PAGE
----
Professor Ulf Liebe speaks to AZoLifeSciences about tackling climate change using green energy, and the behavioral challenges surrounding climate change mitigation.
What provoked your research into climate change and green energy?
I have a long-standing interest in environmental behavior and have conducted several studies on the social acceptance of renewable energies. This is an important topic because renewable energy can clearly contribute to combating climate change, one of the biggest challenges around the globe.
However, more renewable energy production also implies the construction of new power plants and, in many countries, new power plants are not always welcomed at the local level. This creates a need for a better understanding of what factors drive the social acceptance of renewable/green energy expansion.
Another challenge related to climate change and green energy is how to change consumers’ behavior towards more sustainable consumption patterns, including the usage of green energy. While social scientists measure high degrees of environmental and climate change concern around the globe, this does not seem to translate into corresponding behaviors, such as renewable energy uptake.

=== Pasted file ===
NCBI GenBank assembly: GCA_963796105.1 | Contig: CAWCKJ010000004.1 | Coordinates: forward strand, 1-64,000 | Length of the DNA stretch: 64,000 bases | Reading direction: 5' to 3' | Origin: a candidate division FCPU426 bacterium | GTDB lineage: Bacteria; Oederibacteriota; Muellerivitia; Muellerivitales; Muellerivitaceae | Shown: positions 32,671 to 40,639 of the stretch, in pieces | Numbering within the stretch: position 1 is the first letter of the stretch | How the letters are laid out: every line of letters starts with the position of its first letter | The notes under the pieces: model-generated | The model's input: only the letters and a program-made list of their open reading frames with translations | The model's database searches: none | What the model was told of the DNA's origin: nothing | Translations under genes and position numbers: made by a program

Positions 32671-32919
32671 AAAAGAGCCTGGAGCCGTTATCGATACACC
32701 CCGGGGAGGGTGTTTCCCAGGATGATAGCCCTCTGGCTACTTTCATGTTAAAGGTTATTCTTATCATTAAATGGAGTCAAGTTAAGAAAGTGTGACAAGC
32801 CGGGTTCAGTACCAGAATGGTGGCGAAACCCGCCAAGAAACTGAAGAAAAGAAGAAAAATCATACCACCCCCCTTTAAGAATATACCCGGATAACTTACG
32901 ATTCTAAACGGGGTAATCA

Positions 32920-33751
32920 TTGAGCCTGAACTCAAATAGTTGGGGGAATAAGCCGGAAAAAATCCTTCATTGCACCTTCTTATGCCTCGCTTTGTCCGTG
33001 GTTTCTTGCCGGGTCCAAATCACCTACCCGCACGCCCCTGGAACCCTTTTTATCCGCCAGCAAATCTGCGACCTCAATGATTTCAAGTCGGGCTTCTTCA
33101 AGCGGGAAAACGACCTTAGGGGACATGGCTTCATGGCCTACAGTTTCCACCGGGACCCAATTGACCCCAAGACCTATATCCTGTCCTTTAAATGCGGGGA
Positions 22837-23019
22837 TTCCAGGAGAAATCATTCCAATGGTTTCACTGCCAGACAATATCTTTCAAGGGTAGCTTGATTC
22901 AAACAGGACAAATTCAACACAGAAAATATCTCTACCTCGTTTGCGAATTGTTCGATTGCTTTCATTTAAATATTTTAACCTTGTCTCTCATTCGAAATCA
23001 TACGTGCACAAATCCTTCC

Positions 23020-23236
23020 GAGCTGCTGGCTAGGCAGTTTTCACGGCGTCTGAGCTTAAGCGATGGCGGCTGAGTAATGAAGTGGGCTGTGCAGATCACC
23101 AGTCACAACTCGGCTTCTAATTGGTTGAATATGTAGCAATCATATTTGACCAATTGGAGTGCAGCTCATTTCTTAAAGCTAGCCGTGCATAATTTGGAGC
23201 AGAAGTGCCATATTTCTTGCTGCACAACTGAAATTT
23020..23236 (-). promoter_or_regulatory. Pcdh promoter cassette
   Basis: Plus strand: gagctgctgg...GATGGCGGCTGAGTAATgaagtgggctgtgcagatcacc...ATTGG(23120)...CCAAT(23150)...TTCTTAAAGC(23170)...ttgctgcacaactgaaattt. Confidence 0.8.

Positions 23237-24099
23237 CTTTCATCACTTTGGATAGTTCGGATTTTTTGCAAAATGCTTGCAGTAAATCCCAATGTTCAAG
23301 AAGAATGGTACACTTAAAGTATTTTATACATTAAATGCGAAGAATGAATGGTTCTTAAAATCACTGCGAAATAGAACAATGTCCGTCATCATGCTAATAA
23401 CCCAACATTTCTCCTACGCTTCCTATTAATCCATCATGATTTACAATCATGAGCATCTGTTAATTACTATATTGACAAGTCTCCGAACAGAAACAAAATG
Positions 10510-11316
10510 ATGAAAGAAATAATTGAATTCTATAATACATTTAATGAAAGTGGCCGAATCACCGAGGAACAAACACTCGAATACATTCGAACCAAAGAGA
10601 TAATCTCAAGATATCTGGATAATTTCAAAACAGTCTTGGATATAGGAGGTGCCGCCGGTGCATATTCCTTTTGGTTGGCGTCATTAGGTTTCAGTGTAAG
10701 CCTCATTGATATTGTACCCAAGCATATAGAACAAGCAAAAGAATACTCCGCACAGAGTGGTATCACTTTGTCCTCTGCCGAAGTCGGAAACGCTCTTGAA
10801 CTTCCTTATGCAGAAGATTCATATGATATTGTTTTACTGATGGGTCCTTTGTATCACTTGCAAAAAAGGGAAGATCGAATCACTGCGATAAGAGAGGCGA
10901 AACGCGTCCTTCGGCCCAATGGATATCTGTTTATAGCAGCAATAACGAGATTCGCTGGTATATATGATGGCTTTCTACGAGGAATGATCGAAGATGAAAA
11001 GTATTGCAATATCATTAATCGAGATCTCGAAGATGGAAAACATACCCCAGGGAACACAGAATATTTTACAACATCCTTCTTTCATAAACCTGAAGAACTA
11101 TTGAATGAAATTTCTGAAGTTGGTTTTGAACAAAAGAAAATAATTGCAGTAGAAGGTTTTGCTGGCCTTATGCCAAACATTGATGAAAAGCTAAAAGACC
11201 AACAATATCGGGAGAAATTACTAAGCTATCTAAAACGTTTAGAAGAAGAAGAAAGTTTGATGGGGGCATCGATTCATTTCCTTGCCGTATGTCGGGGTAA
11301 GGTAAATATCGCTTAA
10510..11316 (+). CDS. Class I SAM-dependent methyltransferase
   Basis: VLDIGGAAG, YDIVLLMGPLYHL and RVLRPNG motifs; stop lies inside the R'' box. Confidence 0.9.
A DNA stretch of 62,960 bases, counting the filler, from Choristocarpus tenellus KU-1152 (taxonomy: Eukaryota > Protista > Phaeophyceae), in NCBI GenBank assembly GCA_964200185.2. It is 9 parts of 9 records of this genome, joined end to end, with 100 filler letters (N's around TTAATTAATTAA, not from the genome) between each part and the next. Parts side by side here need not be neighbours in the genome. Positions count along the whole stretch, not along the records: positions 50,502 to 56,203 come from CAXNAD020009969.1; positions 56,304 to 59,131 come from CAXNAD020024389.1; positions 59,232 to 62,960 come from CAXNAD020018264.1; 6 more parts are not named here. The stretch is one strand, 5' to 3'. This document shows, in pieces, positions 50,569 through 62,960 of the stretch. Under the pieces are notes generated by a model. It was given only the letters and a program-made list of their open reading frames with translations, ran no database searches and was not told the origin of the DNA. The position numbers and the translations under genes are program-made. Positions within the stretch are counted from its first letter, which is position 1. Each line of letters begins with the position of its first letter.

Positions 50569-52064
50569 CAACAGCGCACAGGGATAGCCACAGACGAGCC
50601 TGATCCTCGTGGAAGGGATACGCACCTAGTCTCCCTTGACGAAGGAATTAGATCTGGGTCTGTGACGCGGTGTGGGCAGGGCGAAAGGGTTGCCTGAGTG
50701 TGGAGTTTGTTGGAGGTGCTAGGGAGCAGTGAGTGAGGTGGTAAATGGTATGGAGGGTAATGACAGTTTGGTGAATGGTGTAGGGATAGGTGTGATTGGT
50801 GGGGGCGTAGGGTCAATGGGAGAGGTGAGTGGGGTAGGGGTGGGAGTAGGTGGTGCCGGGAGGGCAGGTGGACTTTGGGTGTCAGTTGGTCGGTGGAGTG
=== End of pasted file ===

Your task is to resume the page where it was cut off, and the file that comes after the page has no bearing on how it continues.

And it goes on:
This creates the challenge of how behavioral changes towards sustainable societies can be achieved. In my view, these are interesting and very relevant research puzzles.
Green Energy. Image Credit: lovelyday12/Shutterstock.com
How is climate change affecting the world we live in?
In my view, there is ample evidence that climate change is affecting all domains of life, referring to ecological, economic, and social aspects. These three aspects need to be thought together.
For example, we might have many technologies which can contribute to climate change mitigation, but they will only work if they are socially accepted and economically sustainable.
What is meant by the term ‘green energy’?
In my research field, green energy mainly refers to energy production from renewables such as solar, wind, and biomass.
How does green energy help us to cut down CO2 emissions?
Green energy can help to cut down emissions by replacing fossil fuels such as coal, natural gas, and oil. Especially, in countries with a large share of fossil fuels, switching to renewables can have massive effects on reducing CO2 emissions.